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InDesign CS6: Interactive Documents
Illustration by John Hersey

Reviewing digital magazines: National Geographic


From:

InDesign CS6: Interactive Documents

with Mike Rankin

Video: Reviewing digital magazines: National Geographic

One of the most popular and successful magazines that uses Adobe's Digital Publishing Suite is National Geographic. It won the Best Tablet Magazine Award in the 2012 National Magazine Awards for Digital Media. Let's take a tour of the interactivity that makes National Geographic's tablet edition so special. To view my issues of National Geographic, I'll go to my Newsstand, I'll tap the National Geographic app on the shelf, and I come to my library. This is where I can see all the issues available for me to download.
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  1. 1m 45s
    1. Welcome
      1m 2s
    2. Using the exercise files and scripts
      43s
  2. 22m 41s
    1. Case study: tomaxxi's InDesign shortcuts guide
      4m 19s
    2. Case study: The Magic of Reality app
      3m 20s
    3. Exploring PDF digital magazines: InDesign Magazine
      2m 45s
    4. Looking at digital newspapers: BostonGlobe.com
      3m 44s
    5. Reviewing digital magazines: National Geographic
      4m 58s
    6. Exploring iamboundless.com
      3m 35s
  3. 21m 56s
    1. Setting preferences for interactive documents
      6m 32s
    2. Customizing the workspace
      5m 48s
    3. Understanding intent and presets
      3m 5s
    4. Working with images and swatches
      5m 2s
    5. Installing scripts
      1m 29s
  4. 37m 24s
    1. Using Liquid Layout
      9m 17s
    2. Creating alternate layouts
      4m 4s
    3. Using primary text frames
      3m 49s
    4. Using the Content Conveyor
      5m 42s
    5. Linking text
      4m 32s
    6. Linking page items
      3m 19s
    7. Fitting frames to content
      3m 33s
    8. Using style mapping
      3m 8s
  5. 49m 48s
    1. Reviewing what we're going to build
      1m 56s
    2. Previewing with the SWF Preview panel
      4m 51s
    3. Presentation design tips
      2m 41s
    4. Setting up a presentation file with layers
      4m 53s
    5. Creating a navigation system
      8m 32s
    6. Creating a title and content slides
      7m 57s
    7. Overriding master page items
      5m 59s
    8. Setting page transitions
      4m 34s
    9. Creating hyperlinks
      3m 40s
    10. Using the slug for notes
      4m 45s
  6. 37m 40s
    1. Understanding what we're going to build
      1m 11s
    2. Building an interactive table of contents
      5m 9s
    3. Building a navigation system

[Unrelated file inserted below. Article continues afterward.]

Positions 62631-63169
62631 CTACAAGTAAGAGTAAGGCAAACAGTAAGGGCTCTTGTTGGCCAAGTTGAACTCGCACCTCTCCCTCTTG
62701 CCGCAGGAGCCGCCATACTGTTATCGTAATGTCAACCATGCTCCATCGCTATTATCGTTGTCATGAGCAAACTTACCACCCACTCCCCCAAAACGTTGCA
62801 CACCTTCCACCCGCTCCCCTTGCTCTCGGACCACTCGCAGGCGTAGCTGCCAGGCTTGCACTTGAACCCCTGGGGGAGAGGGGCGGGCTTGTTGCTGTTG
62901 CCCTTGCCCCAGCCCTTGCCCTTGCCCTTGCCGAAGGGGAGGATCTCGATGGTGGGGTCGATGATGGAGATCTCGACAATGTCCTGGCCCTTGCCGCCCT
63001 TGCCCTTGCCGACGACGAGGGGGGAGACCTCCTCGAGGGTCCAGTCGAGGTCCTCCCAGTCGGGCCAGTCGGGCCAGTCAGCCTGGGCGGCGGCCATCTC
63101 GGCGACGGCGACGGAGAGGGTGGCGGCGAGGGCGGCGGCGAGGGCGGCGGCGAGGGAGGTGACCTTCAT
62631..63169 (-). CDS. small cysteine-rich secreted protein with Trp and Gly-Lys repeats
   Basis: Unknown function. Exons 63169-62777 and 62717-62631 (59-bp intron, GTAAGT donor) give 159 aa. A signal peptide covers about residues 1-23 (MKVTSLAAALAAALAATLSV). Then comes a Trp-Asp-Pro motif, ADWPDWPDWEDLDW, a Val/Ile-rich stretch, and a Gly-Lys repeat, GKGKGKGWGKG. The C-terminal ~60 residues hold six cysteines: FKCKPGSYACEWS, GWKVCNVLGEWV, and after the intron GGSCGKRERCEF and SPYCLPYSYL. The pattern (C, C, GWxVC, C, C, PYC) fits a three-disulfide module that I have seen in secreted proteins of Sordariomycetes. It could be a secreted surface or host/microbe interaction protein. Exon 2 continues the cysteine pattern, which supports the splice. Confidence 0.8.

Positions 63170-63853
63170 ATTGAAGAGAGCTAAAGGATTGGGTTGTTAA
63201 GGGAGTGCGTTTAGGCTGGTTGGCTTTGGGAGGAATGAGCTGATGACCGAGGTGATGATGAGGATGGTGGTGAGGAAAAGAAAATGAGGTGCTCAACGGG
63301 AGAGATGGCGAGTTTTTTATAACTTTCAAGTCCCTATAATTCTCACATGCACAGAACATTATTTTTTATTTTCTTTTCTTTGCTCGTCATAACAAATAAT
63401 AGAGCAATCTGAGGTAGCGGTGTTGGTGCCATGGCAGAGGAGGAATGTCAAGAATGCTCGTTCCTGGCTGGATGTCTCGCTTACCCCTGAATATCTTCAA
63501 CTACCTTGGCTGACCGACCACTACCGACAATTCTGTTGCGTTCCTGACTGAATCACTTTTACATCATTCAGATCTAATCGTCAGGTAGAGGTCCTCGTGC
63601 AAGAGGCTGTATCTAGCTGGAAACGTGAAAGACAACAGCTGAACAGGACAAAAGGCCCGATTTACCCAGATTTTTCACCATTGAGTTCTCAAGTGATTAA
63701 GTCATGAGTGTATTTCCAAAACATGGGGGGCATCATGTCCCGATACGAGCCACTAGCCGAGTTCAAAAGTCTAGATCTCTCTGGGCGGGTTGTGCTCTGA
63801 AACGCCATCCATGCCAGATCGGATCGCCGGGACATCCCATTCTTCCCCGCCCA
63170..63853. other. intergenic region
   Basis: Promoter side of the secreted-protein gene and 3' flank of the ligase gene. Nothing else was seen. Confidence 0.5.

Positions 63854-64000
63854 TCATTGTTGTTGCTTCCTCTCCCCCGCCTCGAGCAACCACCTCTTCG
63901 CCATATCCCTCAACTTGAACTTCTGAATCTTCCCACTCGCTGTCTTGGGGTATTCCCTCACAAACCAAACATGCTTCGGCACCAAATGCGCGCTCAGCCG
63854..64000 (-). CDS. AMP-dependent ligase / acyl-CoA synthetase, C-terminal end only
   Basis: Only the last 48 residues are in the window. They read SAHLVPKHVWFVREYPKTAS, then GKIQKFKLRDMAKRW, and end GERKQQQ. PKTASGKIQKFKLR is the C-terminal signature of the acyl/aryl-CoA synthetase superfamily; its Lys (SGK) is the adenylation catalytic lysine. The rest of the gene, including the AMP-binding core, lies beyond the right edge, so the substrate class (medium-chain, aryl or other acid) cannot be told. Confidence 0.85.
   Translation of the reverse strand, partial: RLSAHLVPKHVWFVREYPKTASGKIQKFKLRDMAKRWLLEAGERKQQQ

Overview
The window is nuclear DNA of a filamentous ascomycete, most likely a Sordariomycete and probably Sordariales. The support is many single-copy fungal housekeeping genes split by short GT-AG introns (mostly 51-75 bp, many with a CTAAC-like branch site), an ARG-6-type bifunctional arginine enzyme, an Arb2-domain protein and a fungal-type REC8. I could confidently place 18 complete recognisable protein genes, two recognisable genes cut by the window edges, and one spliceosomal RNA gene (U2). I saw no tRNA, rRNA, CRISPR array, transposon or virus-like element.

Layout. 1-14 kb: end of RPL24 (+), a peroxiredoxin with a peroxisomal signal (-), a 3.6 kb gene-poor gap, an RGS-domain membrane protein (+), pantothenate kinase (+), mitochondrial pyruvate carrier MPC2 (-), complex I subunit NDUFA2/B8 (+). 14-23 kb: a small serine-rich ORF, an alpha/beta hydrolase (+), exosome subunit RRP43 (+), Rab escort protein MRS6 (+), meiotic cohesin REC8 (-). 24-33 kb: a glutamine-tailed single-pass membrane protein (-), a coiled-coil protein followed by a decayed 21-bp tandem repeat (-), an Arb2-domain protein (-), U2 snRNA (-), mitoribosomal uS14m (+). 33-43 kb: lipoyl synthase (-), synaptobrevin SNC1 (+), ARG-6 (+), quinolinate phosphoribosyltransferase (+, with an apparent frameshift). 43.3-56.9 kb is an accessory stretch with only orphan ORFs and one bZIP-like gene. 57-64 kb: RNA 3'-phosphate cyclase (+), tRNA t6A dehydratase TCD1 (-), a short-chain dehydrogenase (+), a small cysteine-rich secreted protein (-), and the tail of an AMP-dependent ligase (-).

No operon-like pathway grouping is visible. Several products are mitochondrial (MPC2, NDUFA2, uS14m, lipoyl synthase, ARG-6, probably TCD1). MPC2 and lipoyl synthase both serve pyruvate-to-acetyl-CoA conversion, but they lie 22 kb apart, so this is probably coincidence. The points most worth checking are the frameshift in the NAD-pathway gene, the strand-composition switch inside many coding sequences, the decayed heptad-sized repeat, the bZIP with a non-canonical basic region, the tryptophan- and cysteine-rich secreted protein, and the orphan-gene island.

4m 5s
    4. Creating PDF-only buttons
      3m 33s
    5. Using a SWF slideshow in a PDF
      9m 33s
    6. Placing a video and using the Media panel
      5m 44s
    7. Setting navigation points
      4m 28s
    8. Placing a video from a URL
      1m 21s
    9. Creating hyperlinks from URLs
      2m 36s
  7. 18m 6s
    1. An overview of PDF forms
      2m 6s
    2. Creating text fields and signature fields
      3m 13s
    3. Creating list boxes and combo boxes
      3m 55s
    4. Creating checkboxes and radio buttons
      3m 47s
    5. Creating tab order for PDF forms
      3m 14s
    6. Creating Submit, Print, and Clear Form actions
      1m 51s
  8. 53m 36s
    1. Exploring the Animation Encyclopedia script
      10m 57s
    2. Using the Animation panel
      6m 56s
    3. Animating on a motion path
      3m 57s
    4. Animating a list
      4m 29s
    5. Creating navigation buttons
      5m 15s
    6. Creating a multi-state object
      6m 23s
    7. Creating a page number indicator
      2m 57s
    8. Animating an opening page
      3m 9s
    9. Creating a multi-purpose button
      3m 11s
    10. Exporting your presentation and embedded fonts to SWF
      3m 46s
    11. Working with transitions and animation
      2m 36s
  9. 40m 34s
    1. An overview of the DPS workflow and the publishing process
      4m 31s
    2. Creating hyperlinks
      5m 17s
    3. Creating slideshows
      3m 25s
    4. Using the Image Sequence feature
      4m 58s
    5. Adding audio and video
      5m 6s
    6. Creating panoramas
      4m 21s
    7. Adding web content
      3m 56s
    8. Panning and zooming
      4m 1s
    9. Creating scrollable frames
      4m 59s
  10. 27m 18s
    1. Using the Folio Builder panel
      5m 28s
    2. Creating a folio
      5m 28s
    3. Adding articles to a folio
      5m 47s
    4. Using the Content Viewer to preview a folio
      3m 53s
    5. Using the Folio Producer
      4m 54s
    6. Viewing a folio on an iPad
      1m 48s
  11. 49s
    1. Next steps
      49s

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InDesign CS6: Interactive Documents
5h 11m Intermediate Jun 11, 2012

Viewers: in countries Watching now:

Join Adobe InDesign and publishing expert Mike Rankin as he explains how to use InDesign to design a wide range of digital documents, including interactive PDFs and apps for the iPad. This course provides a tour of digital publishing trends and shows how to bring these trends to bear in various projects, such as a slide presentation, a PDF form, and an interactive portfolio. Mike also introduces the Adobe Digital Publishing Suite and shows how to publish dynamic interactive documents to the iPad and other mobile devices.

Topics include:
  • Examining trends in digital design
  • Setting preferences for interactive documents
  • Understanding intent and presets
  • Working with images and swatches
  • Creating and working with interactive PDFs
  • Creating alternate layouts for multiple screens
  • Linking text and page items
  • Fitting frames to content
  • Setting up a file with layers
  • Creating a slideshow with transitions and hyperlinks
  • Building a table of contents